Trip Start Sep 28, 2005
18Trip End Oct 03, 2005
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As with all our meals the Armenian red wine is flowing and toasts to Artur and Naira had everyone feeling quite teary.
Artur has become less stoic as our journey has continued and given us little insights to his family, the scent of Armenian cigarettes and the difficult life of an Armenian man who has a good job ... but at the cost of being away from his family regularly.
Naira is simply lovely, adjectivally undescribable! We toast her enthusiasm, warmth and her knowledge of all things Armenian, even answering quirky questions as to why someone hasn't seen many pussy cats
Our toasts finish and the national Armenian tourist board representative shows up - a diminutive woman who is proud of her country, happy that we've come specifically to Armenia rather than as part of a tour, and presents us all with a gift.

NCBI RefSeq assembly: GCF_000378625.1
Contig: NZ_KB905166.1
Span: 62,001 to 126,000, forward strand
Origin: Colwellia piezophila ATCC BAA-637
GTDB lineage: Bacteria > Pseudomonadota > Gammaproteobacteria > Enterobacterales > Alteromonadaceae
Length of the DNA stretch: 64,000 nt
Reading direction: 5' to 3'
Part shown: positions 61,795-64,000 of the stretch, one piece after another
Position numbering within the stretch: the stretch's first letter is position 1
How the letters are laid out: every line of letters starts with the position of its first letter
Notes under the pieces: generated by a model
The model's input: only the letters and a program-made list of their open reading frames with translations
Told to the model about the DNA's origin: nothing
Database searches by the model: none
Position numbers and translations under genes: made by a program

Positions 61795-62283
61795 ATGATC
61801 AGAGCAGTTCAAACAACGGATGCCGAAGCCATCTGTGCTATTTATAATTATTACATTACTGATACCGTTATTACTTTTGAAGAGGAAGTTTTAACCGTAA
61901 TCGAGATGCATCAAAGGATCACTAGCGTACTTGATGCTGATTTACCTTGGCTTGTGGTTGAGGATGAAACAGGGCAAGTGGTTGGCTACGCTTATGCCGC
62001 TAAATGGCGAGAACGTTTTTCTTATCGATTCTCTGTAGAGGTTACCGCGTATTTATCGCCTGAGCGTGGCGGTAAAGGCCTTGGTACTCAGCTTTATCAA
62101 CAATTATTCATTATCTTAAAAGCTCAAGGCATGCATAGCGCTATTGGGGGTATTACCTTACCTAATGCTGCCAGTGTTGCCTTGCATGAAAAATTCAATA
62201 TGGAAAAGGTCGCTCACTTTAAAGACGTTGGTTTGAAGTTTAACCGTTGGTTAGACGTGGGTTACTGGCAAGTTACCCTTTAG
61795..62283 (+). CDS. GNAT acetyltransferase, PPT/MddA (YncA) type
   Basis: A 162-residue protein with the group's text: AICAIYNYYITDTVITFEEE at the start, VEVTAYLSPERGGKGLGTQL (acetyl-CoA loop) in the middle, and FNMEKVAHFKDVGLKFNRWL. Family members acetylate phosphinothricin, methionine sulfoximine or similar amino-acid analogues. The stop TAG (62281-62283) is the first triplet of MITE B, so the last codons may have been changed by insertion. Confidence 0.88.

We are moved yet again. Such a personal gesture would rarely (never?) happen in a more 'developed' country.
The band strikes up before things can get too melancholy with the prospect of 'home' being only hours away. We take to the dance floor for one whirl with Artur and Naira.
The tears come back, however, at the airport the next morning.
We are loathe to say goodbye. This has been such a fantastic taste of a wonderful country. I've traveled with a diverse and entertaining group of people, and experienced wonderful Armenian hospitality.
The terms and phrases, 'best-kept secret' and 'get there before it's discovered' are somewhat over-used in travel circles but Armenia is definitely deserving of this tag.
Armenia is far from sophisticated but the warmth, beauty of its Ten Worlds, and lovely people override any perceptions of what may be lacking. This country is one of the world's lovely surprises and its interesting location may help to gently bring it into the tourism eye, rather than as the latest 'get there' destination.
After all, who remembers Armenia?